Atmos. Chem. Phys. Discuss., 2, 75-107, 2002
www.atmos-chem-phys-discuss.net/2/75/2002/
doi:10.5194/acpd-2-75-2002
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This discussion paper has been under review for the journal Atmospheric Chemistry and Physics (ACP). Please refer to the corresponding final paper in ACP.
Three years of routine Raman lidar measurements of tropospheric aerosols: Planetary boundary layer heights, extinction and backscatter coefficients
J. Schneider1,* and R. Eixmann1
1Leibniz-Institute for Atmospheric Physics at Rostock University, Kühlungsborn, Germany
*Present address: Cloud Physics and Chemistry Department, Max-Planck-Institute for Chemistry, Mainz, Germany

Abstract. We have performed a three-year series of routine lidar measurements on a climatological base. To obtain an unbiased data set, the measurements were taken at preselected times. The measurements were performed between 1 December 1997, and 30 November 2000, at Kühlungsborn, Germany (54°07' N, 11°46' E). Using a Rayleigh/Mie/Raman lidar system, we measured the aerosol backscatter coefficients at three wavelengths in and above the planetary boundary layer. The aerosol extinction coefficient has been determined at 532 nm, but here the majority of the measurements has been restricted to heights above the boundary layer. Only after-sunset measurements are included in this data set since the Raman measurements were restricted to darkness. For the climatological analysis, we selected the cloud-free days out of a fixed measurement schedule. The annual cycle of the boundary layer height has been found to have a phase shift of about 25 days with respect to the summer/winter solstices. The mean values of the extinction and backscatter coefficients do not show significant annual differences. The backscatter coefficients in the planetary boundary layer were found to be about 10 times higher than above. The mean aerosol optical depth above the boundary layer and below 5 km is 0.26 (±1.0)  x 10-2 in summer, and 1.5 (±0.95)  x 10-2 in winter, which almost negligible compared to values measured in the boundary layer. A cluster analysis of the backward trajectories yielded two major directions of air mass origin above the planetary boundary layer and 4 major directions inside. A marked difference between the total aerosol load dependent on the air mass origin could be found for air masses originating from the west and travelling at high wind speeds. Comparing the measured spectral dependence of the backscatter coefficients with data from the Global Aerosol Data Set, we found a general agreement, but only a few conclusions with respect to the aerosol type could be draws due to the high variability of the measured backscatter coefficients.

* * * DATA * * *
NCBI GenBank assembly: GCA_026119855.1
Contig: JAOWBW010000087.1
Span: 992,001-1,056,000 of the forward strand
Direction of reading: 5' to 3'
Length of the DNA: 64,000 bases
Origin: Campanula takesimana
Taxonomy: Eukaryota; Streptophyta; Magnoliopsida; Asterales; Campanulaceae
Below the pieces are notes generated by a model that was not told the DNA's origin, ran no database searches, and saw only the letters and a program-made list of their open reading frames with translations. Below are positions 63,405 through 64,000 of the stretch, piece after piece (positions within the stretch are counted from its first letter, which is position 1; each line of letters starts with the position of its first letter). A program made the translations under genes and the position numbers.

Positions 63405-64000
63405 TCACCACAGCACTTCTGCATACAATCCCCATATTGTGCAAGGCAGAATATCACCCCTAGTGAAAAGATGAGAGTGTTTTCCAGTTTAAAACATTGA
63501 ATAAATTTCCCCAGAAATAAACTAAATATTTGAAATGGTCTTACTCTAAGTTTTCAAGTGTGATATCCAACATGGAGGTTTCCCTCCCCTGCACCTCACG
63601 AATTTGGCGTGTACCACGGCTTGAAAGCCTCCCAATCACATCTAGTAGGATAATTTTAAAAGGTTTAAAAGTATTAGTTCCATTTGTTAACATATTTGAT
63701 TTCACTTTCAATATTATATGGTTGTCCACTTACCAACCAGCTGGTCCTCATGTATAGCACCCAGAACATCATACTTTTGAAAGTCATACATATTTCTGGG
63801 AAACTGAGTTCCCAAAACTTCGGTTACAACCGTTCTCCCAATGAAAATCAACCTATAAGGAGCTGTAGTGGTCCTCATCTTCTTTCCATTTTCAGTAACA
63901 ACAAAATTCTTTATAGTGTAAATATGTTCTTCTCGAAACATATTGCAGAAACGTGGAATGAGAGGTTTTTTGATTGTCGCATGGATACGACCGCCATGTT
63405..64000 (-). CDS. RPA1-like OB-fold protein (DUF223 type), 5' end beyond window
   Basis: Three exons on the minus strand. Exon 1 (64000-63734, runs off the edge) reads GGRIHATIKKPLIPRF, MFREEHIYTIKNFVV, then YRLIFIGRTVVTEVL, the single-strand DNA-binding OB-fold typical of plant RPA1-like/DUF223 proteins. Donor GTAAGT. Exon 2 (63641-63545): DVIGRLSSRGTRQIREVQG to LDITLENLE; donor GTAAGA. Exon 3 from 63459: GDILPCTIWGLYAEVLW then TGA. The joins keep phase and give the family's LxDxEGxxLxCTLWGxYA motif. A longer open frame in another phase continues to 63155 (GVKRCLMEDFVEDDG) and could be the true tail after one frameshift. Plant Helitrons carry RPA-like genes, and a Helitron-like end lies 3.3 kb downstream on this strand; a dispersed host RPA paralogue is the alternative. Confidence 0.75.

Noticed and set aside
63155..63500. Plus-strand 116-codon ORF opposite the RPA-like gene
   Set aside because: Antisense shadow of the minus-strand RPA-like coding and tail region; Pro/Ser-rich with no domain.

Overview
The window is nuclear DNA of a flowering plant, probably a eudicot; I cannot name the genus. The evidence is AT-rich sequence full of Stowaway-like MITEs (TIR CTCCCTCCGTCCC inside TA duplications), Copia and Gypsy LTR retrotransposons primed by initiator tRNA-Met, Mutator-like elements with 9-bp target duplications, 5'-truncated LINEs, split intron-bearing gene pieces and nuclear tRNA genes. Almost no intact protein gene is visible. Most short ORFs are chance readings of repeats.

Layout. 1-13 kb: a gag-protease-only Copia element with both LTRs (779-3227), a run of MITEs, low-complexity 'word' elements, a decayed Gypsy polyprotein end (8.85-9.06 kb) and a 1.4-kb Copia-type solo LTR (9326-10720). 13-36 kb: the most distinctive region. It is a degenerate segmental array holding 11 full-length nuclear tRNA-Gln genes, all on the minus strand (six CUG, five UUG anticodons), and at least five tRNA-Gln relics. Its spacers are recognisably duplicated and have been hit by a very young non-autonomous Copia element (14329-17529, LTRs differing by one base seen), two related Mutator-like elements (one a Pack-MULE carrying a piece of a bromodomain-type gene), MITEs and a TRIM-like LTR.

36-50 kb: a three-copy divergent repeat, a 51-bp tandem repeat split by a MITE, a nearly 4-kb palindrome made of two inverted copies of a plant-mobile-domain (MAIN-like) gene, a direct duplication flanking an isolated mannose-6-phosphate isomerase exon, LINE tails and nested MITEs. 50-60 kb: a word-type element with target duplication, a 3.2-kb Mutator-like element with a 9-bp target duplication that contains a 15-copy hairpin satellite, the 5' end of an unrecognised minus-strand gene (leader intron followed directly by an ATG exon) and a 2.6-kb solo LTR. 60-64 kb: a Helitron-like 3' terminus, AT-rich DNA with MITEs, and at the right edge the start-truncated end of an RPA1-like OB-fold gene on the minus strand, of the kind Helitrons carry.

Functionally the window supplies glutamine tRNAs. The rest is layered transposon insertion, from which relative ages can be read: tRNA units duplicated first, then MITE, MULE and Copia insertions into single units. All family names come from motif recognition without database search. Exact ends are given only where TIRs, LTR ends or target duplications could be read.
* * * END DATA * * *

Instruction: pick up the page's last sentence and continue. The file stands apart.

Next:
Citation: Schneider, J. and Eixmann, R.: Three years of routine Raman lidar measurements of tropospheric aerosols: Planetary boundary layer heights, extinction and backscatter coefficients, Atmos. Chem. Phys. Discuss., 2, 75-107, doi:10.5194/acpd-2-75-2002, 2002.
 
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